Unfortunately, Oriuwa has also experienced racism during her education and residency. She shared with CTV about one instance at a hospital when she was mistaken for a janitor. Her experiences as a young Black woman pursuing the field of medicine have propelled her to advocacy, leading changes that would help diversify the student body.

Oriuwa’s involvement with the Black Medical Student Association and the Black Student Application Program has made significant progress in boosting the number of Black medical students. In the coming fall semester, twenty-four Black medical students will join the University of Toronto Faculty of Medicine graduating class of 2024 – an unprecedented feat in Canadian history.

Ryerson University: New Course Supporting Aspiring Black Journalists

A group of recent Journalism graduates Breanna Xavier-Carter, Tiffany Mongu, Rosemary Akpan and Sara Jabakhanji called on Ryerson University to develop a new Black Canadian reporting course in its curriculum by starting a petition.

The graduates expressed the need based on how Black people are often highlighted in a negative light in the media. The petition also asked the faculty to recognize the accomplishments of Black journalism students by making more awards and scholarships applicable to them.

Many agreed and the petition attracted thousands of signatures within its first week. As of Wednesday morning, the petition has received more than 3,600 signatures of its 5,000 target. 

Despite not having reached its goal yet, the university acknowledged the petition. Only a few days after the launch, Ryerson University reached out to the young graduates to discuss their ideas. As a result, the School of Journalism will be offering the new course, “Reporting on race: The Black community in the media,” this fall.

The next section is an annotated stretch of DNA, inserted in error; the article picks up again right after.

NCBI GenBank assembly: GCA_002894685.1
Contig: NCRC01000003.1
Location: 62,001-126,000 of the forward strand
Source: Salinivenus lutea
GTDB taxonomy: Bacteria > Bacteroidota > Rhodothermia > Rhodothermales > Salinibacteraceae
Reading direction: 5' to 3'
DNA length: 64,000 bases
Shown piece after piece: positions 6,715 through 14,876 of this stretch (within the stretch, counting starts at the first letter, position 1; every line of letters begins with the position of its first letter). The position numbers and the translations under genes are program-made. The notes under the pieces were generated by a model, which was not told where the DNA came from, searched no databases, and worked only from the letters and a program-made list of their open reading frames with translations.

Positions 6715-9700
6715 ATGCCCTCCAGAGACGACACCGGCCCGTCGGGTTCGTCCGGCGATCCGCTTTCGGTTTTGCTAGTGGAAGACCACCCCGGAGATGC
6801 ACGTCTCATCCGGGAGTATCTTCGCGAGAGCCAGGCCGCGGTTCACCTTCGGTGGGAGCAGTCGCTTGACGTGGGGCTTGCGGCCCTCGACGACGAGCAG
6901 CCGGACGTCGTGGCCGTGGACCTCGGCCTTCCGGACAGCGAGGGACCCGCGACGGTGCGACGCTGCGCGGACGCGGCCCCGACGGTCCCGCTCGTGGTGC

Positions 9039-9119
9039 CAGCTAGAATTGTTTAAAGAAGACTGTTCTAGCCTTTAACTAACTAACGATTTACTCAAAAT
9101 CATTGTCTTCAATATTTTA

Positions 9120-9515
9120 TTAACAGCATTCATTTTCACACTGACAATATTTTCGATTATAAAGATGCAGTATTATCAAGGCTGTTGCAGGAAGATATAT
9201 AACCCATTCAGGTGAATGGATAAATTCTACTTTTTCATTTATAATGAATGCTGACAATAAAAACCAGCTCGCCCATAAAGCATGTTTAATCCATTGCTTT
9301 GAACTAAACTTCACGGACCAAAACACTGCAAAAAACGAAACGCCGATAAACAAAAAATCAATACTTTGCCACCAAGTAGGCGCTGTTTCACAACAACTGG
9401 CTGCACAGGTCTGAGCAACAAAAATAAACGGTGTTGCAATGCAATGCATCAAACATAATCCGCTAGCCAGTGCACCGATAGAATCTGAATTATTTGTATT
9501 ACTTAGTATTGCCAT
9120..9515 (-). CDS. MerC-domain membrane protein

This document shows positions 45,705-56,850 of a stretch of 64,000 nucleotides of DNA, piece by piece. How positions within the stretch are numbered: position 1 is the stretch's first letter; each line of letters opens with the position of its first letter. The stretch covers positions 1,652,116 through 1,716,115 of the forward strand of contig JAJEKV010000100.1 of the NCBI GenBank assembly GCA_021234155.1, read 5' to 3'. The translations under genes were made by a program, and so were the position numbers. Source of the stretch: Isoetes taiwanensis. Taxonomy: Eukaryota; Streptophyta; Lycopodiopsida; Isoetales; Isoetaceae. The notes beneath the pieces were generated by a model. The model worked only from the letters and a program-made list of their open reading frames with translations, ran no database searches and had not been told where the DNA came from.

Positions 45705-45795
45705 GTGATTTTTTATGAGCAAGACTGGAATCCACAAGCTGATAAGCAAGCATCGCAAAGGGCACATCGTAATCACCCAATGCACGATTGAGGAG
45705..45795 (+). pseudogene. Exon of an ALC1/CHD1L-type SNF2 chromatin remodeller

Dalhousie University: World’s First Restorative Justice Lab Opens

On June 10, Dalhousie University officially launched the world’s first international lab focused on restorative justice. The International Restorative Research, Innovation and Education Lab, located in the Schulich School of Law, has received $750,000 from the Donald R. Sobey Foundation as an initial investment. Professor Jennifer Llewelyn, a distinguished global leader in restorative justice and Keddy Chair in Human Rights Law at the Schulich School of Law, will lead the new centre.

Llewellyn told National Post on Wednesday that anti-Black racism protests have made the opening of the new centre at Dalhousie University particularly “timely. “I think the lab will capture what we’ve been able to do and amplify it and accelerate it and let us do it in a scaled up way.”

The professor explained that restorative justice is an alternative approach where people who are harmed and people who caused the harm communicate with one another to bring forth solutions. She further shared that the method is best known for its role in the criminal justice system and as an alternative approach in school discipline, inspiring new ways to correct “big, complex problems.”

Llewellyn has guided various restorative inquiries in recent years, namely a four-year investigation of a Nova Scotia orphanage with allegations of long-term abuse at Black children. The findings were released in November 2019.

Naomi Kwok